Haus of Dog

How to deal with my dogs separation anxiety

How do I deal with my dogs separation anxiety?

Does your dog hate being left alone?

Does your Dog find the experience of being left alone very stressful and overwhelming?

This is commonly known as separation anxiety

There can be many contributing factors that can lead to this and no two dogs are the same, so in order to help your dogs experience we need to diagnose what exactly is the issue in order to understand it

For many dogs, just like us humans the separation related behaviour is caused purely out of boredom. The lack of both physical and mental interaction can result in your dog acting out

But for many dogs the separation-related issues are a little more complex

If your dog has a significant emotional attachment they will start to worry when you leave them.

This is largely as the dog has the overwhelming feeling of abandonment leading to fear and frustration

Your dog picks up on certain patterns, for instance the routine you follow before you leave the house.  Knowing that they are about to be separated from you may lead to the anxious behaviour beginning before you leave

It is important that you take the time to get to the cause of the reasons of your dogs behaviour.

This will allow you to apply the correct training that will see an up turn in behaviour over time.

These things are a delicate process and will not be fixed over night .

There are certain tell tale signs that will indicate that your dog is stressed. Identifying them and treating them is the ultimate key to your dogs happiness and well being

What are the signs that my dog is stressed?

  • Excessive panting
  • Tail between legs
  • Lip licking
  • Ears pinned back
  • Paw raises
  • Yawning
  • Pacing

How do I know what causes my dogs separation anxiety?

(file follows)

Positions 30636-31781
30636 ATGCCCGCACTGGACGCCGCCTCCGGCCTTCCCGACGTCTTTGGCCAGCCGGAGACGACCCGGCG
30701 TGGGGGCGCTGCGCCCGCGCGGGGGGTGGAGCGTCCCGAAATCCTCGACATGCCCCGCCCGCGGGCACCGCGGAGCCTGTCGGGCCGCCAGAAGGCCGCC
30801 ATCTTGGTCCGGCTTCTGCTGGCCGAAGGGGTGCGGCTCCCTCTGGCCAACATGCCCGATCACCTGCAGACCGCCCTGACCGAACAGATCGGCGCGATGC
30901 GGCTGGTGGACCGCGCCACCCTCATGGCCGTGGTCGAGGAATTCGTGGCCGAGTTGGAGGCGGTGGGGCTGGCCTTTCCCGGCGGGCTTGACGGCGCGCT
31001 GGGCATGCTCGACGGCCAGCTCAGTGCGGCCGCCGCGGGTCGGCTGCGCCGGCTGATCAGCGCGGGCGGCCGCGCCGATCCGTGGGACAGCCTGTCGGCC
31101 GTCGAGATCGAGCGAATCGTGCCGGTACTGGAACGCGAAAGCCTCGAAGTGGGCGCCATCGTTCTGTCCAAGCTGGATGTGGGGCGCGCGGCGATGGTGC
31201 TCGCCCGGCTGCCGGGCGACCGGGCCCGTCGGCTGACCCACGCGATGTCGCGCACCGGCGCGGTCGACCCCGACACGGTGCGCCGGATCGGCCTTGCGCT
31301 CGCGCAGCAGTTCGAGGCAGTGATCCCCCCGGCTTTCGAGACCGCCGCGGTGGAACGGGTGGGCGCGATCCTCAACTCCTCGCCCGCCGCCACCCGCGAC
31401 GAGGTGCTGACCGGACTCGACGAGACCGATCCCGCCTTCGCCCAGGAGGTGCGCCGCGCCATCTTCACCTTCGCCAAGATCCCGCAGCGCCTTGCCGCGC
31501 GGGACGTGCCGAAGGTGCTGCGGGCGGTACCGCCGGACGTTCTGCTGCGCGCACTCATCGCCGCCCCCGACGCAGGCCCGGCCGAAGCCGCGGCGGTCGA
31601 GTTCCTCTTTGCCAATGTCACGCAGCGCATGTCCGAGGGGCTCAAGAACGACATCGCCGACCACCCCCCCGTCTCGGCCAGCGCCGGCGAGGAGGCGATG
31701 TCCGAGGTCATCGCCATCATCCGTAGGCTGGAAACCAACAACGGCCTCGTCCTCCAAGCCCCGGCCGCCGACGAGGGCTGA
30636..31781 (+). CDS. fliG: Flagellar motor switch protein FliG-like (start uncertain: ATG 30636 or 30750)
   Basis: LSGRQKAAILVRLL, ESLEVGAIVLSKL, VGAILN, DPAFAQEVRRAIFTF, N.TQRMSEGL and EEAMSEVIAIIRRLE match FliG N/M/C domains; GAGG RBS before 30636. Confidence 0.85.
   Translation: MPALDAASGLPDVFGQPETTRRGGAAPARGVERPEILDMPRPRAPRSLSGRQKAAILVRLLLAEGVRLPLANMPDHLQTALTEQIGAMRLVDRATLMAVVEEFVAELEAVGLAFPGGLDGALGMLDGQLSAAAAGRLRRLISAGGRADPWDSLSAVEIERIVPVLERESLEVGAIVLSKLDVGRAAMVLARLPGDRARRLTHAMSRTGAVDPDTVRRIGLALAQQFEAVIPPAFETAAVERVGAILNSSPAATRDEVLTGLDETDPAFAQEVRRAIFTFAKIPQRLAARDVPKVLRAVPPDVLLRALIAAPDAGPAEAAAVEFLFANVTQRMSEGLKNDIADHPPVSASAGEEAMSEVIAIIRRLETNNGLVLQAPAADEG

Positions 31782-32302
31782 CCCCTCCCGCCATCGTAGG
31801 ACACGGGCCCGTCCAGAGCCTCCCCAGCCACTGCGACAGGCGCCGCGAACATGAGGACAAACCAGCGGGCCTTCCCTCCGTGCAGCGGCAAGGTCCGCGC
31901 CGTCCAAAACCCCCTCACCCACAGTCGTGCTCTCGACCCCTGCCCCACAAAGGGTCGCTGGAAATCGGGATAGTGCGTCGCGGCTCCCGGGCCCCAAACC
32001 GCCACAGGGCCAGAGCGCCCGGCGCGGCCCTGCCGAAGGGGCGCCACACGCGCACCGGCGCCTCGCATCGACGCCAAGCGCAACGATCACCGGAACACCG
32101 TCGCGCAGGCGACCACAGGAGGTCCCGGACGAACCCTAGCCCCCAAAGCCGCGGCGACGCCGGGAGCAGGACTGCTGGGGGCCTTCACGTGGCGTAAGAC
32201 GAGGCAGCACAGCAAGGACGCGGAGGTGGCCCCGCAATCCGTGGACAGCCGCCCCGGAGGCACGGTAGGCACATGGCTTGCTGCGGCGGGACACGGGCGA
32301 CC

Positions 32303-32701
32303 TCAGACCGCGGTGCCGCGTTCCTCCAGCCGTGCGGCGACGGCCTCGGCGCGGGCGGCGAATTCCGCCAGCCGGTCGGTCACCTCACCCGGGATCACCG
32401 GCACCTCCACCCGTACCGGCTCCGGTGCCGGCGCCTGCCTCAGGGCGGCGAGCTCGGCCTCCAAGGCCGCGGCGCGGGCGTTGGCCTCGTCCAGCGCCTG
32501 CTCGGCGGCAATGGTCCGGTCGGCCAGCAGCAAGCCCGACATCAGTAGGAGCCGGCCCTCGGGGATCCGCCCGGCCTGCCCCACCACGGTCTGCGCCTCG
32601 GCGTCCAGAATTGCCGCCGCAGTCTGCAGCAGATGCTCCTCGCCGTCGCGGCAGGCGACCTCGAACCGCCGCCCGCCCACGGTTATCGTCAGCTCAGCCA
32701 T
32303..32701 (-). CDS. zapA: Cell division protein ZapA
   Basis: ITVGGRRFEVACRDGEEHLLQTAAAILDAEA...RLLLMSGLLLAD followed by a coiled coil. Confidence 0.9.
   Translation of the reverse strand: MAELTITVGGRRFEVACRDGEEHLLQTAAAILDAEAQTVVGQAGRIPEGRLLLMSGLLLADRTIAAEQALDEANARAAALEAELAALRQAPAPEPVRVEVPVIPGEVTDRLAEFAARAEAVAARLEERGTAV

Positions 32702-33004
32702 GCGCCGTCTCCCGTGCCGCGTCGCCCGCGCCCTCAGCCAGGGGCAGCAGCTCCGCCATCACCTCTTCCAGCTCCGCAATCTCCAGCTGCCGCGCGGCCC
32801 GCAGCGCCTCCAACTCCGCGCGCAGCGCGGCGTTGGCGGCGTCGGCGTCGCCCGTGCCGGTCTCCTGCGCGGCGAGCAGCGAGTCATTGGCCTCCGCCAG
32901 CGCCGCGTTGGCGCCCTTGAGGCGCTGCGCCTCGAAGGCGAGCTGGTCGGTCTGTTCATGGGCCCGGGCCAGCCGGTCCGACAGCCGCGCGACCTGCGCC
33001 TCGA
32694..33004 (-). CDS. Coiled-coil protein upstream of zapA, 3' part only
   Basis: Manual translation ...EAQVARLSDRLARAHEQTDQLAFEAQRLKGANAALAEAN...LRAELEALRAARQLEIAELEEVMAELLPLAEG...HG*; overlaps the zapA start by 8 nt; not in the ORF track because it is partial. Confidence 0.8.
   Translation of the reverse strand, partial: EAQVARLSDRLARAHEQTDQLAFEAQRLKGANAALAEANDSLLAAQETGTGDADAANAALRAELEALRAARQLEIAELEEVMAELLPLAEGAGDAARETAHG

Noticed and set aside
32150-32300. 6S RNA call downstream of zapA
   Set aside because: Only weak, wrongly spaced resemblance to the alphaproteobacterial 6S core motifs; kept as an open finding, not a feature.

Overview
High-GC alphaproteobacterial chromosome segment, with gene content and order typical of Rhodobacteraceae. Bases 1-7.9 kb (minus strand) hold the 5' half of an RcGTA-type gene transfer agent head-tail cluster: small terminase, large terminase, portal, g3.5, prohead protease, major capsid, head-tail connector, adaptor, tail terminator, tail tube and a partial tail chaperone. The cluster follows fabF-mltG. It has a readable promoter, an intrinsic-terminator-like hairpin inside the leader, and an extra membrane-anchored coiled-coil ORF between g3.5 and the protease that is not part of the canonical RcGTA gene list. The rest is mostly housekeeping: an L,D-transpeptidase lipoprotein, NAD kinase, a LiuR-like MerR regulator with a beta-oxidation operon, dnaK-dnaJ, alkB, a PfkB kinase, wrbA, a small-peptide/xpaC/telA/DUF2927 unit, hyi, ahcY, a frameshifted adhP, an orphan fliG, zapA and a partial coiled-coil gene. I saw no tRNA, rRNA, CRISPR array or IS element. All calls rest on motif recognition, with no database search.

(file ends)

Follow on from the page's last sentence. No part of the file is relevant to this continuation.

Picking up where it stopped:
Identifying separation anxiety can be tricky.

As most of this behaviour occurs when you are not present to witness it happening firsthand.

One great technique is to install a home camera that will enable you to see what your dog is doing when you are not home.

This will ultimately allow you to zone in on the actual cause of the problem. The most common causes are very simple, the postal workers arrival, a neighbours dog barking, a bus pulling up, and so on

If these are the the causes you can then look into solutions to counter the problem

The most common causes of separation anxiety are :


Dogs are like humans and require certain levels of physical and mental stimulation to stay healthy. A lack of both will certainly see a negative impact on their overall behaviour.

If your dog has a naturally high level of energy that is not being used up, once they are left alone they will find it very difficult to switch off.

Once your dog runs out of the limited things they have available to occupy their mind they will start to apply this energy elsewhere.

Usually in the form of digging or chewing whatever is in site


Dogs find it very hard to express their frustration. If your dog becomes frustrated it will usually begin to act out

Keeping an eye on the things that can cause your dog to become frustrated is key.

Environmental factors can contribute to this and it can be as simple as your dogs desire to get to a passing cat or bird

There inability to achieve what they want to do, in this case chase the wildlife, will leave them hugely frustrated

Another common reason for a dogs frustrated is the absence of their ownerd attention.

Your dog will try to recreate your attention and comfort in other ways.

Fear and Anxiety